... a time to weep and a time to laugh, a time to mourn and a time to dance. Ecclesiastes 3:4
Jesus said, Blessed are those who mourn. Matthew 5:4
It’s hard to visit Auschwitz without ending up pretty solemn. And rightly so, of course.
It’s a terrible place - this place where the Nazis put into action their plan to rid Europe of the Jewish people. A place of - what words remotely describe it? - mass murder, genocide, killing on an industrial scale. A place of cruelty beyond imagination. A place revealing human nature at its most depraved. A place of infinite, almost tangible, sadness.
A place where, if my brief experience is anything to go by, you keep finding yourself shaking your head with sheer disbelief as you move about and try to take it in. How could such things be?
The adjoining concentration camps of Auschwitz and Birkenau are still there, but standing now as a sombre museum to remind the world of things that must never be forgotten.
Nina and I were in the beautiful nearby Polish town of Krakow earlier this week, and though a visit to Auschwitz could hardly be described as “something to look forward to” when you’re on holiday, it seemed unthinkable not to take the opportunity of a visit.
I’m so glad we did. In a sense, there was little new to learn - since childhood we have been familiar with those grainy black-and-white photos of human beings, mainly Jews but not exclusively so, being herded like cattle onto trains, or into massively overcrowded barrack blocks. Or, of course, into gas chambers.
But it was good to be there, to sense the atmosphere, to try to imagine these places as seething hubs of activity and noise, of life and death.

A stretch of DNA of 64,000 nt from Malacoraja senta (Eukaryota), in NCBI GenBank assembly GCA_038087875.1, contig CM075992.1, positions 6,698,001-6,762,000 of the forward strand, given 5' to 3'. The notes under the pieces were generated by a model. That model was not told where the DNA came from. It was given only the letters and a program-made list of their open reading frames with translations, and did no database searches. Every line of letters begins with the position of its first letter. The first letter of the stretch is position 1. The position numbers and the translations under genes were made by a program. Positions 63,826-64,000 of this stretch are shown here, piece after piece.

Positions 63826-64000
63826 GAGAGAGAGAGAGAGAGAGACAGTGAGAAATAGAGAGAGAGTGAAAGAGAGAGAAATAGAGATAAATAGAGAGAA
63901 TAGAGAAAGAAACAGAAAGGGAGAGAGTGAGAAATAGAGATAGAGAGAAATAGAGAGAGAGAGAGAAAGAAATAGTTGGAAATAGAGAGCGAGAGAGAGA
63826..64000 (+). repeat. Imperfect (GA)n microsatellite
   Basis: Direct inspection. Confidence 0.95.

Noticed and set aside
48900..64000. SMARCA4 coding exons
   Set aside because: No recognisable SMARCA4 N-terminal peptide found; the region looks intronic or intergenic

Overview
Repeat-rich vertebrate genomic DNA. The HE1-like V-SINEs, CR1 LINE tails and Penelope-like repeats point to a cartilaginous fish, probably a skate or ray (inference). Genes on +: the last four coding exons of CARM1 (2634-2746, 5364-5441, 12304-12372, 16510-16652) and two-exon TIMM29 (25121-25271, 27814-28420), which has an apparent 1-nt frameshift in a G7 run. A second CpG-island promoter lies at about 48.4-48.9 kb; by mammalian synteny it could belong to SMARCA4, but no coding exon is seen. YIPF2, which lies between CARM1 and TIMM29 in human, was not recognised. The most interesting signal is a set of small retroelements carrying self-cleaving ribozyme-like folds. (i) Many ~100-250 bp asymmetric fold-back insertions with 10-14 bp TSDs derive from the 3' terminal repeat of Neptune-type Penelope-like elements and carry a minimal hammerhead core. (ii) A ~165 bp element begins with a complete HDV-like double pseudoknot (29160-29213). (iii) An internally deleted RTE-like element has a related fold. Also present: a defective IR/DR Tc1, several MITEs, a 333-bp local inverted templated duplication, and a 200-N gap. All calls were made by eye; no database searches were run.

Two Bible passages came to mind.
The writer of Ecclesiastes 3 reflects on the immense variety of life, and in verse 4 especially on the opposites, weeping-and-mourning and laughing-and-dancing.
How good it is to laugh! Laughter surely is one of God’s greatest gifts to humanity; there’s something seriously wrong if you are unable to laugh. But there’s something seriously wrong also if you are unable to grieve, weep, and mourn. And this is reflected in Jesus’ words in the Sermon on the Mount.
The word “mourn” has rather lost its meaning in today’s world. We tend to associate it exclusively with the time death visits us as individuals and families: “mourners” are people attending a funeral.
But that, I think, is only a tiny part of what Jesus meant. “Those who mourn” are, first, people so acutely aware of their own sins and failings in the sight of God that they can pray from the heart, “God, have mercy on me, a sinner” (Luke 18:13).
And they are also, second, those with a sense of the immeasurable sadness and misery of so many people in our troubled world - those who have something of the heart of Jesus as, looking at the helpless crowds, he was “moved with compassion” (Mark 8:2) .
I think there would be something very wrong with us if we could visit a place like Auschwitz and not be led to mourn in both those senses. “Yes,” we can say to ourselves, “I too am a sinner, capable of horrible thoughts, words and deeds, even if I have never expressed them in such an extreme form.”
And “Yes, I too need the soft and tender heart of Jesus to feel for those who suffer all around me - whether people in my own little circle, or the sad souls I see daily on the television news.”
We live in a society that loves to laugh. And what’s wrong with that? But there are times too when it’s important to have the laugh wiped off our silly, shallow faces, and to face up to the brute truth about ourselves and our world.
Well, I don’t remember seeing many smiles on the faces of the groups being shepherded around Auschwitz last week. All right, the smiles were no doubt back a few hours later in the lovely bustle of Krakow’s market square. But I dare to hope that everyone who shared that experience - certainly me, anyway - ends up a better, deeper person as a result.
There are times when it’s no bad thing to have the laugh wiped off our faces.
Have mercy upon me, O God, according to your unfailing love; according to your great compassion blot out my transgressions. Wash away all my iniquity and cleanse me from my sin. Amen. (Psalm 51)
And here is a beautiful prayer by Graham Kendrick...
Soften my heart, Lord,/ Soften my heart./ From all indifference/ Set me apart,/ To feel your compassion,/ To weep with your tears;/ Come soften my heart, O Lord,/ Soften my heart. Amen.